If you were lucky enough to get the word and have the availability to attend a recent lecture by Ralph Martire of the Center for Budget and Tax Accountability, you got a real faceful of yucky-tasting-but-very-good-for-you info. And excellent economic analysis. No chewy, hard-to-digest economese, just plain talk and the facts to back it up. It's a wonder he hasn't been drone-targetted yet.
One side comment was a particularly nasty piece of news. Ready? I don't think you are:
So Ill-annoy is famously in a budget crisis. A manufactured one, created by years of toadying to the rich by suck-up politicians, but a crisis nonetheless. One of our less-than-inspiring "Democrat" governor's latest ingenius schemes, you may have heard, is to cut Medicaid - and reduce Medicaid payments to hospitals.
Background flash: Illinois earns big bucks through Medicaid by the following unbelievable (unless you're an Illinois-news-watcher) shell game: local governments pay the State money for services to Medicaid patients. The State then pays the exact amount back to local governments. Why? Because, the instant they pay out, the State is eligible for federal MATCHING FUNDS. No shingle. Really. So the State makes millions by pretending to pay for services to poor people.
This game is smarter than some politicians, however, who routinely cry publicly about how much the State's Medicaid obligations are costing. So how do Medicaid cuts actually help the State when it means that we lose federal matching funds? Oh, you naive little things! It 'helps' the State only if the State = the rich. That is, people with lower incomes are required to serve the rich in any capacity the rich need at the time. But if they have a certain economic safety net, they will - well, not exactly refuse to serve, but they will draw a line - say, at leaving small children at home to go out and slave for pennies in dirty jobs that destroy their health. Things like that. But if the State reduces their benefits ... ah, now you begin to see, my pretty, eh?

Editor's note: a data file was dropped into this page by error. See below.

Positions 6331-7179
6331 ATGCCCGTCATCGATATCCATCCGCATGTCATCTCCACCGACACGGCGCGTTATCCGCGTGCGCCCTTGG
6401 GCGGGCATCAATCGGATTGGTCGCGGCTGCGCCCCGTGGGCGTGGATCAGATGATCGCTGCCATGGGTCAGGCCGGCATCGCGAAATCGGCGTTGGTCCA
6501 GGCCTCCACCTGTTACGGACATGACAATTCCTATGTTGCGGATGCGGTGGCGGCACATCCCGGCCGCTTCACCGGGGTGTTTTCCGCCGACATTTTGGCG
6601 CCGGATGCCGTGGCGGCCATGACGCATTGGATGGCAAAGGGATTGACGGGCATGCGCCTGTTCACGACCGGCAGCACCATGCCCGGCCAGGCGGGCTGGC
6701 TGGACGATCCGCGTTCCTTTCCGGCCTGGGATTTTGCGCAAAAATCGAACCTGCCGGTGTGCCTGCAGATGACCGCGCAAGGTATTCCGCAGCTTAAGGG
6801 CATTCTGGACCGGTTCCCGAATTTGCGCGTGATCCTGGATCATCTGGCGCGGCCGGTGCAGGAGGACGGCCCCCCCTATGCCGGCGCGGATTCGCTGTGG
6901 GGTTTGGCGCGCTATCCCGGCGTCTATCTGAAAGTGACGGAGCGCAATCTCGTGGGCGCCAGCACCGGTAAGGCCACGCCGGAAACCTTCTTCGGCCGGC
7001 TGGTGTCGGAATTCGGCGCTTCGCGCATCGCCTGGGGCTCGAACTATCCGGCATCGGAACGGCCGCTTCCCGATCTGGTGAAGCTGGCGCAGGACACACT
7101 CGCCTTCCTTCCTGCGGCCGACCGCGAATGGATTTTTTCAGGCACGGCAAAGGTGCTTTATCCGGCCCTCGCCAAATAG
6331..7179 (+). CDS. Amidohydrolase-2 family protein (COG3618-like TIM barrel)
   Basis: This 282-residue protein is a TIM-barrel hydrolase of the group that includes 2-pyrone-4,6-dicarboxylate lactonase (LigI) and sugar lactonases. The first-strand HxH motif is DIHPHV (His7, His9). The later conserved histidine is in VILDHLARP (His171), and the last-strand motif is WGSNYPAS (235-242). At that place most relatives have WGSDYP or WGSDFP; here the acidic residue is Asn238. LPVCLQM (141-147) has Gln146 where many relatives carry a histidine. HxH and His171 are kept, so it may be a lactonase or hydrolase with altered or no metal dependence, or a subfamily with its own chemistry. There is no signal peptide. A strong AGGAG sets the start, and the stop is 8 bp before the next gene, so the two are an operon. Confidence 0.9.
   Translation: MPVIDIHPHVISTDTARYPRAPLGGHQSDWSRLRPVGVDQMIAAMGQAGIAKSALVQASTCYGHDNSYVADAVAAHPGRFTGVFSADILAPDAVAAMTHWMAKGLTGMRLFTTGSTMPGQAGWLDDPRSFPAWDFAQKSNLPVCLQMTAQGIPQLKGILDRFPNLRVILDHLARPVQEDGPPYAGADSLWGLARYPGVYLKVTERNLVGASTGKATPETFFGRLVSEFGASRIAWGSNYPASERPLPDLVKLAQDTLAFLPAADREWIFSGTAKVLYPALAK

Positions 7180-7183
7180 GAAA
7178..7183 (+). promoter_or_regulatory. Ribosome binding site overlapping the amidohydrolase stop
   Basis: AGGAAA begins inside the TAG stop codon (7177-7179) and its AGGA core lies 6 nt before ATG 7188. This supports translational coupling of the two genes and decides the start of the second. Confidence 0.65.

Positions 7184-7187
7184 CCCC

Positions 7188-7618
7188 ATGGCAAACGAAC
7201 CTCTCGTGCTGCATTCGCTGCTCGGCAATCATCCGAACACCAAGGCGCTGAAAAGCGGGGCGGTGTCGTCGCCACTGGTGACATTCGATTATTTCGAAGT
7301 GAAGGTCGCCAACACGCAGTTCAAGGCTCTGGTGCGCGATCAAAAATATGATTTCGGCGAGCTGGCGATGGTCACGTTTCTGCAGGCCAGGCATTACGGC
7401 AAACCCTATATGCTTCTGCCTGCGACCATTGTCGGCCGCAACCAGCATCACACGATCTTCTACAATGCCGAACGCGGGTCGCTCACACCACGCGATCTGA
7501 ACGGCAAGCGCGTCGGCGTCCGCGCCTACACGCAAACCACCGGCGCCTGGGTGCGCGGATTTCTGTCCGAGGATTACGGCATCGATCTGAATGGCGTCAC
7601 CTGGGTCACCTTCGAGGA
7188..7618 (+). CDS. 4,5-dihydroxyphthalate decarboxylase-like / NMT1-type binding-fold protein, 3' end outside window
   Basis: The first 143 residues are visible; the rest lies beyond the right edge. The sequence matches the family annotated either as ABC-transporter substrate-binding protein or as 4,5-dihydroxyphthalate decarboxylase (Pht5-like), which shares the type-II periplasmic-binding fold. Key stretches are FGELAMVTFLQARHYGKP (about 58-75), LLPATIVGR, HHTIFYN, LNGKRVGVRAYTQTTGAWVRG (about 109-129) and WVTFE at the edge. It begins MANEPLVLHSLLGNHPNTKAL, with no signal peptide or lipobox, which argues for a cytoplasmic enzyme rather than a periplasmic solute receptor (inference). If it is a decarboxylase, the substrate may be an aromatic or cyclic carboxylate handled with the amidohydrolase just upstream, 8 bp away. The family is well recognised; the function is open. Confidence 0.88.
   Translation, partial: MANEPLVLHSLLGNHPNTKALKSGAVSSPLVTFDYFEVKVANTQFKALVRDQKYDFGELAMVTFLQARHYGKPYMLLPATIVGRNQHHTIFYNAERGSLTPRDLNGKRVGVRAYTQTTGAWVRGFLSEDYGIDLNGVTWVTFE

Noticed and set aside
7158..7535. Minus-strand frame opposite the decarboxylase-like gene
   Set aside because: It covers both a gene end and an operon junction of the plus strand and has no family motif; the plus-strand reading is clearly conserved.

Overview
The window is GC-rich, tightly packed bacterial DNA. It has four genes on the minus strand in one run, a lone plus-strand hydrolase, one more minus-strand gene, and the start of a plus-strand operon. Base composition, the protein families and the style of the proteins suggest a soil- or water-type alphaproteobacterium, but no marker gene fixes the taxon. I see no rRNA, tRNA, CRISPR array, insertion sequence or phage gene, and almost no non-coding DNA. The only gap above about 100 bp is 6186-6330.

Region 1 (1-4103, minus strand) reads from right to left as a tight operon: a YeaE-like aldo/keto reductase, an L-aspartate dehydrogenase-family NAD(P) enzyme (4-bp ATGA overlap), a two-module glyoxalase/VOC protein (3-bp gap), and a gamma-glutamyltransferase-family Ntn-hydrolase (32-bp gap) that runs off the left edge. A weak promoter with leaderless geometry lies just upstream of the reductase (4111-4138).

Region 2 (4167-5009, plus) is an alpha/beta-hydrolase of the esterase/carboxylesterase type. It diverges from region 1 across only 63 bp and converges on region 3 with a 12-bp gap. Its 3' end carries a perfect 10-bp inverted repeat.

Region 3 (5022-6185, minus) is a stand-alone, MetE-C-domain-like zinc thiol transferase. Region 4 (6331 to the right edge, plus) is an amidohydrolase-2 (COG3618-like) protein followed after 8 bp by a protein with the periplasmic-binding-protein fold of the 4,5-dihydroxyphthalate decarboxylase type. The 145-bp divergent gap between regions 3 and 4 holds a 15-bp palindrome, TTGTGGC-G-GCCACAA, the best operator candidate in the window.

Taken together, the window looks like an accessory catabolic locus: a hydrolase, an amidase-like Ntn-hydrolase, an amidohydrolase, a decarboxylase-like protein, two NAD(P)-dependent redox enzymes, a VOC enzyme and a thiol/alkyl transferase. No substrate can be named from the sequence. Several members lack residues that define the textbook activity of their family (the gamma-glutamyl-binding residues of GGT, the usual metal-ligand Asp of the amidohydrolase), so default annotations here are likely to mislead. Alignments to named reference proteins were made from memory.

But this is only half the healthcare skullduggery deal currently unfolding in the halls of power and influence in Springfield. Hospitals, you see, are unhappy with their rates being cut. And the hospital associations get access to political ears about a million light years ahead of the poor who stand to have their services cut. After all, what's a mere loss of life or health, compared to a negatively impacted corporate bottom line? (You see, we do understand them!)
So how do politicians get the hospitals to go along with this plan? Hmm... Aha! What if the hospitals were offered something else they want? Like an easing-up on their charitable obligations, their obligation to treat a certain volume of charity cases in order to keep their tax-exempt status? Hmm...
It would be a double-whammy on the poor, in other words, an extra bonus for the rich! Ta-da! Nothing up the sleeves.
Background flash: for Urbana residents, we know all about this, don't we? Our hospitals have been failing to meet these obligations, and face a big fat tax bill (ironic, and giggly for anyone who has ever been badgered by them for not paying a bill to the hospital). But now, there's an opportunity to make it all go away. And all the hospitals have to do is screw its neediest patients. Easy choice there.
Yep, you guessed it. They're bringing out the big stamp of approval for this one. It's a little-known exception to the Hypocratic Oath: you can kich whoever to the curb if it means big bucks for you and your identified social class.
And that, children, is how a state budget crisis is a VERY useful thing to have around and why you'd really, really want one (if you're filthy rich). Welcome to reality. Sorry it sucks.